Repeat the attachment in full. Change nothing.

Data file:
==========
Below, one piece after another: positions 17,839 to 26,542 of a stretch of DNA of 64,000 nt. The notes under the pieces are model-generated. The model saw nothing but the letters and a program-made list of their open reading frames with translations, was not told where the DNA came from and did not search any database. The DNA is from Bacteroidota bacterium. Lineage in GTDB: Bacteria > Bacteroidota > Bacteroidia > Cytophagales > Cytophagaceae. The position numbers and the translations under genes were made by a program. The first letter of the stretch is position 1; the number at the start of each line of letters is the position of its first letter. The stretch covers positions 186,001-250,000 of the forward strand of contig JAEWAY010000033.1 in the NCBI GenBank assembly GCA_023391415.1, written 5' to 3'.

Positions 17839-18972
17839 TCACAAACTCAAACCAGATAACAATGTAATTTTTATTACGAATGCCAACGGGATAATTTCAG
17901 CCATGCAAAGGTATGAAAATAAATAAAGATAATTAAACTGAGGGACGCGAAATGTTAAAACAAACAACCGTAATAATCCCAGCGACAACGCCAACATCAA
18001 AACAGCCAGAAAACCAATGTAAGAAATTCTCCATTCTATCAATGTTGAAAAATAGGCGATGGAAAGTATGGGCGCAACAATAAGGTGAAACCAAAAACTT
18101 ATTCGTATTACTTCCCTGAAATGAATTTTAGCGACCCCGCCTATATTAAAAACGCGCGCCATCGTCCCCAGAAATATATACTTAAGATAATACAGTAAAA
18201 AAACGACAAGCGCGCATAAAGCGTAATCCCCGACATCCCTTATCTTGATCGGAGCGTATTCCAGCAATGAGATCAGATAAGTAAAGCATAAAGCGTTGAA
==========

Below, one piece after another: positions 17,839 to 26,542 of a stretch of DNA of 64,000 nt. The notes under the pieces are model-generated. The model saw nothing but the letters and a program-made list of their open reading frames with translations, was not told where the DNA came from and did not search any database. The DNA is from Bacteroidota bacterium. Lineage in GTDB: Bacteria > Bacteroidota > Bacteroidia > Cytophagales > Cytophagaceae. The position numbers and the translations under genes were made by a program. The first letter of the stretch is position 1; the number at the start of each line of letters is the position of its first letter. The stretch covers positions 186,001-250,000 of the forward strand of contig JAEWAY010000033.1 in the NCBI GenBank assembly GCA_023391415.1, written 5' to 3'.

Positions 17839-18972
17839 TCACAAACTCAAACCAGATAACAATGTAATTTTTATTACGAATGCCAACGGGATAATTTCAG
17901 CCATGCAAAGGTATGAAAATAAATAAAGATAATTAAACTGAGGGACGCGAAATGTTAAAACAAACAACCGTAATAATCCCAGCGACAACGCCAACATCAA
18001 AACAGCCAGAAAACCAATGTAAGAAATTCTCCATTCTATCAATGTTGAAAAATAGGCGATGGAAAGTATGGGCGCAACAATAAGGTGAAACCAAAAACTT
18101 ATTCGTATTACTTCCCTGAAATGAATTTTAGCGACCCCGCCTATATTAAAAACGCGCGCCATCGTCCCCAGAAATATATACTTAAGATAATACAGTAAAA
18201 AAACGACAAGCGCGCATAAAGCGTAATCCCCGACATCCCTTATCTTGATCGGAGCGTATTCCAGCAATGAGATCAGATAAGTAAAGCATAAAGCGTTGAA